New York Living Will
There is no statutory living will in New York, and New York does not have a law governing living wills. However, New York courts determined that living wills are valid when providing clear and convincing evidence of the principal’s wishes. Estate planners should customize each living will so that it is an accurate representation of their wishes. This New York Living Will incorporates the provisions most commonly used in a living will. Further, this document includes additional provisions that estate planners may find helpful.
Purpose of Living Will
A living will may help to answer difficult questions regarding an individual’s preferences for death and dying. Living wills can reduce family arguments and provide a sense of peace and direction for the individual and family members. Additionally, they may help avoid unwanted and unnecessary medical care and expenses. Importantly, a living will can help assure that the dying individual’s dignity is a priority.
This New York Living Will refers to the individual making the living will as the principal. This document allows principals to provide clear and convincing evidence of wishes regarding medical treatments, including artificial nutrition and hydration.
Living Will as an Expression of Religious or Moral Preferences
Religious and moral beliefs may play a critical role in an estate planner’s wishes for or against medical treatment. As a result, religious estate planners should discuss the terms of their living will with clergy. Some religious organizations have developed their own living will forms, which estate planners can incorporate into this living will. Some examples include:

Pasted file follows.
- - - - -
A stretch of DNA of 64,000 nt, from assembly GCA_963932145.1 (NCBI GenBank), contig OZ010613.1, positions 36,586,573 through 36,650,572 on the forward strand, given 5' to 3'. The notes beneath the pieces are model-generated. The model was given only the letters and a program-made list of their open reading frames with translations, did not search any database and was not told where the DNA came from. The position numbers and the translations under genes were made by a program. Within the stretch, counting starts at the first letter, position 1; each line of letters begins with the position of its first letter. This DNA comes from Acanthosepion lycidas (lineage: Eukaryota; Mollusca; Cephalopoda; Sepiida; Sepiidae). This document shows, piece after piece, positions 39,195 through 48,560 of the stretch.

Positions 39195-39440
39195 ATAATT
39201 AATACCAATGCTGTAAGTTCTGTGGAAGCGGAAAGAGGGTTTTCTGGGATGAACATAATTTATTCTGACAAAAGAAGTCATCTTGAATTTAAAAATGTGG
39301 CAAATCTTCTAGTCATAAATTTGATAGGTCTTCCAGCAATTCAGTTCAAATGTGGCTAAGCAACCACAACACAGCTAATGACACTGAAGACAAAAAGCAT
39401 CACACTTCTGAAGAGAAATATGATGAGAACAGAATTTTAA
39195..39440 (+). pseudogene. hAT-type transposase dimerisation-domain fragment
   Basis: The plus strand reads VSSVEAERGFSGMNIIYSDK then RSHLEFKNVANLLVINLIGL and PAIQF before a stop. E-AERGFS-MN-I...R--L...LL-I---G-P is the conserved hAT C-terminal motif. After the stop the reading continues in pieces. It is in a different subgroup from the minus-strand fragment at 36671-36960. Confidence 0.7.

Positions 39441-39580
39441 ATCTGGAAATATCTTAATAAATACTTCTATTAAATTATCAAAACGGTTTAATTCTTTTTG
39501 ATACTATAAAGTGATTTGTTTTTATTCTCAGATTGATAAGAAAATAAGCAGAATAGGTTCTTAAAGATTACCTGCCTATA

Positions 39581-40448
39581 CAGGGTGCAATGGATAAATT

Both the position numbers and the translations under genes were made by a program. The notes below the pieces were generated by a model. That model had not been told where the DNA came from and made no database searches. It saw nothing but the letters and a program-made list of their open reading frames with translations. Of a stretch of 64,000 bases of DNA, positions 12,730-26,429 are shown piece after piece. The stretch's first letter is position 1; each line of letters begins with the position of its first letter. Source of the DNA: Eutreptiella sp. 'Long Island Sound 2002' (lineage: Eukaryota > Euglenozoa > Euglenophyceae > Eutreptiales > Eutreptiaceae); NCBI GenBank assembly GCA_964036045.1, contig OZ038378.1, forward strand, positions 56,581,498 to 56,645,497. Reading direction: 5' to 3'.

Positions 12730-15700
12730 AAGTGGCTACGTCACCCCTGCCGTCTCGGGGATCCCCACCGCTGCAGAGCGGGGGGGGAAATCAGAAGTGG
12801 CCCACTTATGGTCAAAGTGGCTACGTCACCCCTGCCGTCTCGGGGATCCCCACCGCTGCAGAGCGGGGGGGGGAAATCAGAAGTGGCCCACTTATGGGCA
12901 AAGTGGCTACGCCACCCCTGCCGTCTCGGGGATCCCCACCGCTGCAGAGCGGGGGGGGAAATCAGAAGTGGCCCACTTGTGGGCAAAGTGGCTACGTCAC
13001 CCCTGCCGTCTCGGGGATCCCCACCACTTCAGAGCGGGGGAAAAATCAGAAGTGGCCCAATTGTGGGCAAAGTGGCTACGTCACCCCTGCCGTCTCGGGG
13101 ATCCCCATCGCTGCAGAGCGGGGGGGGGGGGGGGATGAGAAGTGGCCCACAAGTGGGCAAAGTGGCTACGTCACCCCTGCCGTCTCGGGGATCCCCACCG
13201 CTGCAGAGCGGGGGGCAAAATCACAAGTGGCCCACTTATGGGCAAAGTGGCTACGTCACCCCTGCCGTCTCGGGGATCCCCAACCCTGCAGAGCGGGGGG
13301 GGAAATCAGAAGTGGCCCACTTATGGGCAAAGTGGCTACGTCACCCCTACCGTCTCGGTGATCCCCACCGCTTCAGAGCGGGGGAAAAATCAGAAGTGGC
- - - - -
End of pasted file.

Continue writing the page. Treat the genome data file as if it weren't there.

- Orthodox Christian Living Will.
- New York Halachic Living Will.
- A Catholic Guide To End-Of-Life’s Critical Decisions: Advance Directives.
The Role of the Physician in Completing the Living Will
Living Wills are not binding on doctors or hospitals. However, living wills are given great weight in the event of a disagreement regarding the principal’s wishes. Thus, estate planners should review the terms of the living will with their primary or treating physician, if possible.
Discussing the living will with a physician is helpful for multiple reasons. First, the physician can explain the medical effects of withholding or withdrawing medical procedures or treatments in specific situations. Additionally, this provides the physician the opportunity to indicate whether the physician will follow the terms of the living will. However, if a physician doesn’t agree to follow the living will’s terms, the individual should consider finding a new physician.
Finally, the principal should notify their primary physician of their living will. Principals often keep a copy of their living will on file with their primary physician and other regularly treating physicians.
Revocation of a Living Will
There is no specific law on living wills in New York. Consequently, there are no specified revocation procedures. Therefore, estate planners who want to revoke a living will should try their best to do everything they can to make sure that their intention is made clear to anyone who may be in possession of a copy of the existing living will.